SSC North America's Tuatara hypercar is the new world's fastest production vehicle, averaging an astounding maximum speed of 316.11 miles per hour over two runs on a closed public road last week in Nevada. SSC ran its tests according to Guinness World Record specifications, but the results have yet to be officially certified by the organization. The Tuatara reclaims the title once held by SSC's 256 mph Ultimate Aero TT a decade ago.
To qualify as the world's fastest production car, the car needs to be of production spec -- identical to what you can buy today -- running street tires and nonrace fuel. In the Tuatara's case, that means a 5.9-liter twin-turbo V8 sending 1,750 horsepower to the rear wheels via a seven-speed automated manual transmission, a carbon-fiber monocoque chassis and honed aerodynamics that balance a low 0.279 drag coefficient with plentiful downforce to keep things planted and stable at insane speeds.
It also means a $1,625,000 starting price with fully optioned examples reaching nearly $2 million -- "production car" doesn't necessarily mean mass production.
On Oct. 10, driver Oliver Webb piloted the Tuatara along a closed seven-mile stretch of Nevada State Route 160 outside of Las Vegas near the town of Pahrump. The record averages two consecutive runs -- in opposite directions to account for wind and road grade -- tracked by certified GPS measurement and witnessed by two world-record sanctioned witnesses for verification.
Multiple runs were made, building speed over the course of the day. After a warm-up, the first recorded run reached 287 mph. After a cool down and reset, a second run of 301 mph was recorded, bringing the average to an already record-setting 294 mph. The driver and SSC's support team believed the car had a bit more speed left in it, but strong crosswinds would ultimately prove to be the limiting factor of the day.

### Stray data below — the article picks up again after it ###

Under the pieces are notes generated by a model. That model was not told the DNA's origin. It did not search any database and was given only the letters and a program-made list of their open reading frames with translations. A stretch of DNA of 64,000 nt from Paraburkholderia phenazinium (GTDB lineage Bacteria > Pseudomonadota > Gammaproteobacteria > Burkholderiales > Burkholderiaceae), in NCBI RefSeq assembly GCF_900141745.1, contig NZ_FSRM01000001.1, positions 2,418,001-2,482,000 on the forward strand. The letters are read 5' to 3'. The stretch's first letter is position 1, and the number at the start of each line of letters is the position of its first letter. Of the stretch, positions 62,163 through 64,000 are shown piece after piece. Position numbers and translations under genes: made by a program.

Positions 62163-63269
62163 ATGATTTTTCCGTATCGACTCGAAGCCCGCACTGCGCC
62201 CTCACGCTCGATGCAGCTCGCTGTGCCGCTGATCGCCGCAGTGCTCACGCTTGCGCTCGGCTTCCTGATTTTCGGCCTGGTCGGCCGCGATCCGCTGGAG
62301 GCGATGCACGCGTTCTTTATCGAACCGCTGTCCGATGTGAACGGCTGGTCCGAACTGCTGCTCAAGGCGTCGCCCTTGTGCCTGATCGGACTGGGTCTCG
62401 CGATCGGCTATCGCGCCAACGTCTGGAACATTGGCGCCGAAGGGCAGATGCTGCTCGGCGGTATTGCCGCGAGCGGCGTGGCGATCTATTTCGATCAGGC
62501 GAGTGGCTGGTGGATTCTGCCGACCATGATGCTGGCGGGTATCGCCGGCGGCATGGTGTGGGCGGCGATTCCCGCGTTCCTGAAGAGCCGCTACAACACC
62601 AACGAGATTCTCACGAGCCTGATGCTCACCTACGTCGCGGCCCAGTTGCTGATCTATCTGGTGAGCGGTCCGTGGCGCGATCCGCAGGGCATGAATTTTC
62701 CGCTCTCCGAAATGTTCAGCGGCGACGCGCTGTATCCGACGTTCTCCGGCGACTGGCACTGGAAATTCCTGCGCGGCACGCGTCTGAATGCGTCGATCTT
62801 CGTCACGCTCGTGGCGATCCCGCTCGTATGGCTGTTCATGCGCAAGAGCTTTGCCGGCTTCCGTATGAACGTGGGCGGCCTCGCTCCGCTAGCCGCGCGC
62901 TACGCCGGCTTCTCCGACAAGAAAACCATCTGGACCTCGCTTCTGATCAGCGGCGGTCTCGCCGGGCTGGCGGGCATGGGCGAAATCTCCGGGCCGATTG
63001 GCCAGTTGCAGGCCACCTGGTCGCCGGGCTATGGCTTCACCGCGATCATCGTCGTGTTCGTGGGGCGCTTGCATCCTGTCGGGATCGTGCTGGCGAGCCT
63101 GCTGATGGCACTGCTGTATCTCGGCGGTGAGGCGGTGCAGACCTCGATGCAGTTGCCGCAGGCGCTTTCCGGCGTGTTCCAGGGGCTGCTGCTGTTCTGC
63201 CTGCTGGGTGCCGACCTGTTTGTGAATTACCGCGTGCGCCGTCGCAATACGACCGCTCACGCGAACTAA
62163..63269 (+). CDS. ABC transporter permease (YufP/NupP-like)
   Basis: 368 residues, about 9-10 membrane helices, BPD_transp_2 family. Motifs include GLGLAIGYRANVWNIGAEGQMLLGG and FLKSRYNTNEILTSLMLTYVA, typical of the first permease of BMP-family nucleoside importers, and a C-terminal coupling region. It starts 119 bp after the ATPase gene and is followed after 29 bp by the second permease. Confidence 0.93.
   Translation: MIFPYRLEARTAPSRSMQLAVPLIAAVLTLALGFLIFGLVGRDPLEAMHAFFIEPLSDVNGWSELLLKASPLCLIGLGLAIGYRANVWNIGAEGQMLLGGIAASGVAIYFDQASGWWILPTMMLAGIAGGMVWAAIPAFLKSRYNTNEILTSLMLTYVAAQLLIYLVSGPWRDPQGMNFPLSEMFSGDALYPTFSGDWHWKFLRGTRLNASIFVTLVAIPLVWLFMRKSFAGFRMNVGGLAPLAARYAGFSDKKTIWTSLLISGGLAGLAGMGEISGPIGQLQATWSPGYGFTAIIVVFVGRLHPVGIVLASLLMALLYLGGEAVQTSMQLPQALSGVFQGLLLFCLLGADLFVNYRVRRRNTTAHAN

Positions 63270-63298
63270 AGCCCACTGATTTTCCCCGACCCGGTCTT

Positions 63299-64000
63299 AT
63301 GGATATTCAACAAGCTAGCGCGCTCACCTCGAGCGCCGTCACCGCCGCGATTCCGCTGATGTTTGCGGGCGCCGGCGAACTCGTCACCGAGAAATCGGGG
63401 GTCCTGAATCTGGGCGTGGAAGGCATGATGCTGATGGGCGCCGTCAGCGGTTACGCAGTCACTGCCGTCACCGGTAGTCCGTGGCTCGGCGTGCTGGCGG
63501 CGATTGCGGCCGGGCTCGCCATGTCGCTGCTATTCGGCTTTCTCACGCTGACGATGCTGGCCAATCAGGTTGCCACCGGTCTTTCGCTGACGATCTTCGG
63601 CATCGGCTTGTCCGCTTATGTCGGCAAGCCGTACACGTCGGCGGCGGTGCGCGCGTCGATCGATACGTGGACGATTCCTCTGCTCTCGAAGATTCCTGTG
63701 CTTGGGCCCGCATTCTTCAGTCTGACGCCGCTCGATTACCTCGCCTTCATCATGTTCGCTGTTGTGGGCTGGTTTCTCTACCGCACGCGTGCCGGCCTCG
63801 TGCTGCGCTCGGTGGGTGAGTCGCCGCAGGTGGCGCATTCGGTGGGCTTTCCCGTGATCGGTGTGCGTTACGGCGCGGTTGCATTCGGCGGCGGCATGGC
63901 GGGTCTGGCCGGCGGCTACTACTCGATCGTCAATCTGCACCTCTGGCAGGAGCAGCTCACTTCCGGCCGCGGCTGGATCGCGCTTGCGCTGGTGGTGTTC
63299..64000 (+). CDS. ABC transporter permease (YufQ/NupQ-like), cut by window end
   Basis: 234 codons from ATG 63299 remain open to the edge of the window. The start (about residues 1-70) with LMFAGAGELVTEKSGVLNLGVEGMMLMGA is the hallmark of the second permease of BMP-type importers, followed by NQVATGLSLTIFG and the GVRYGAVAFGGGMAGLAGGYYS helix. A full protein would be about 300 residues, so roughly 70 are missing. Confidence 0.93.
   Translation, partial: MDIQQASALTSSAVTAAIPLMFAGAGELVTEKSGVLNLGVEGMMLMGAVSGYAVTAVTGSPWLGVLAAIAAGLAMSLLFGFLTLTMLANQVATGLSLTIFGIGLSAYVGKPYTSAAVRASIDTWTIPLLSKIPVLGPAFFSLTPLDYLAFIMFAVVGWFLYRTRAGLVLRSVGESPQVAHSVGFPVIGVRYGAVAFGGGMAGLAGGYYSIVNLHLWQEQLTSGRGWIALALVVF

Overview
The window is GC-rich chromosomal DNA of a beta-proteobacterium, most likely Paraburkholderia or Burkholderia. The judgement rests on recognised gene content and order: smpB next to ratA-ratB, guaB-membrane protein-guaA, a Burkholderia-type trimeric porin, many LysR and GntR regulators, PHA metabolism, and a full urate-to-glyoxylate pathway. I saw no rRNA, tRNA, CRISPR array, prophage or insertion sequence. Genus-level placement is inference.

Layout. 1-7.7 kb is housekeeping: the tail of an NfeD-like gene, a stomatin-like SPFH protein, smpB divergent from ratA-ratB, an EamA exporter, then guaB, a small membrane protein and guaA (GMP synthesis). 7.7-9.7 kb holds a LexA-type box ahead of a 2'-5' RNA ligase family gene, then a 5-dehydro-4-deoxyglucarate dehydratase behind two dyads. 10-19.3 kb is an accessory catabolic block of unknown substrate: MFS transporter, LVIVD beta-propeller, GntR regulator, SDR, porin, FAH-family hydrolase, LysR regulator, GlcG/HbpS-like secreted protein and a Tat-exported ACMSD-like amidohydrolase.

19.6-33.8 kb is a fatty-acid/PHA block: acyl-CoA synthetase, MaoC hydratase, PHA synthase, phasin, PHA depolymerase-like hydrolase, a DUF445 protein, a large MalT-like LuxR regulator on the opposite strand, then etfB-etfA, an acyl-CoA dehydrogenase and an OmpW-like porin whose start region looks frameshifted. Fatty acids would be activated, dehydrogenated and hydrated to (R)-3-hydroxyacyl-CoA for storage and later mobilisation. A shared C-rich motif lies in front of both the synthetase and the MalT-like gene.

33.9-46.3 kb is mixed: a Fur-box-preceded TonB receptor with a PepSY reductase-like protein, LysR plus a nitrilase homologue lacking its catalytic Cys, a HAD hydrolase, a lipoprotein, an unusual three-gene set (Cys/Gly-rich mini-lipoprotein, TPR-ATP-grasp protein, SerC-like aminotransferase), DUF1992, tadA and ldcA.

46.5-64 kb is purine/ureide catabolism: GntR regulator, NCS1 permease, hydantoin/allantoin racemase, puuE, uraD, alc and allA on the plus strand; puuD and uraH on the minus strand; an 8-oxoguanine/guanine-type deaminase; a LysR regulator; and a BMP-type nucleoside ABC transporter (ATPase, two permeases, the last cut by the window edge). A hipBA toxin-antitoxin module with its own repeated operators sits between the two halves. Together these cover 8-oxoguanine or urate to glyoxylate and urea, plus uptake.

"The thing we're most proud of is the aerodynamic balance at all speeds," SSC CEO Jarod Shelby told Roadshow during an interview leading up to the announcement. "The car was extremely stable under acceleration, but out in the middle of the desert, you get hit with these blasts of wind and it's a concern for safety."
As the winds began to pick up, the team decided to have one more go. During this last run, Shelby tells us that Webb was hit with one of those "big blasts of wind" that shunted the Tuatara laterally onto a rumble strip at the road's edge. It was a close call and SSC decided to call it quits after confirming a top speed of 331.15 mph for the run. Averaged with the previous pass, this fastest attempt of the day cemented the new record at 316.11 mph.
"There was definitely more in there. And with better conditions, I know we could have gone faster," said Webb after that last run. "It was still pulling well. As I told Jerod, the car wasn't running out of steam yet. The crosswinds are all that prevented us from realizing the car's limit."
The new record, should it be certified, will replace the 277.87 mph average set by the 1,341-horsepower Koenigsegg Agera RS in November 2017. It's also higher than the 304.77 mph boasted by a Bugatti Chiron Super Sport 300 Plus preproduction prototype during a single-direction top speed run in 2019.
The SSC Tuatara's performance also set record-breaking speeds for "fastest flying mile on a public road" at 313.12 mph, "fastest flying kilometer on a public road" at 321.35 mph and "highest speed achieved on a public road" at 331.15 mph.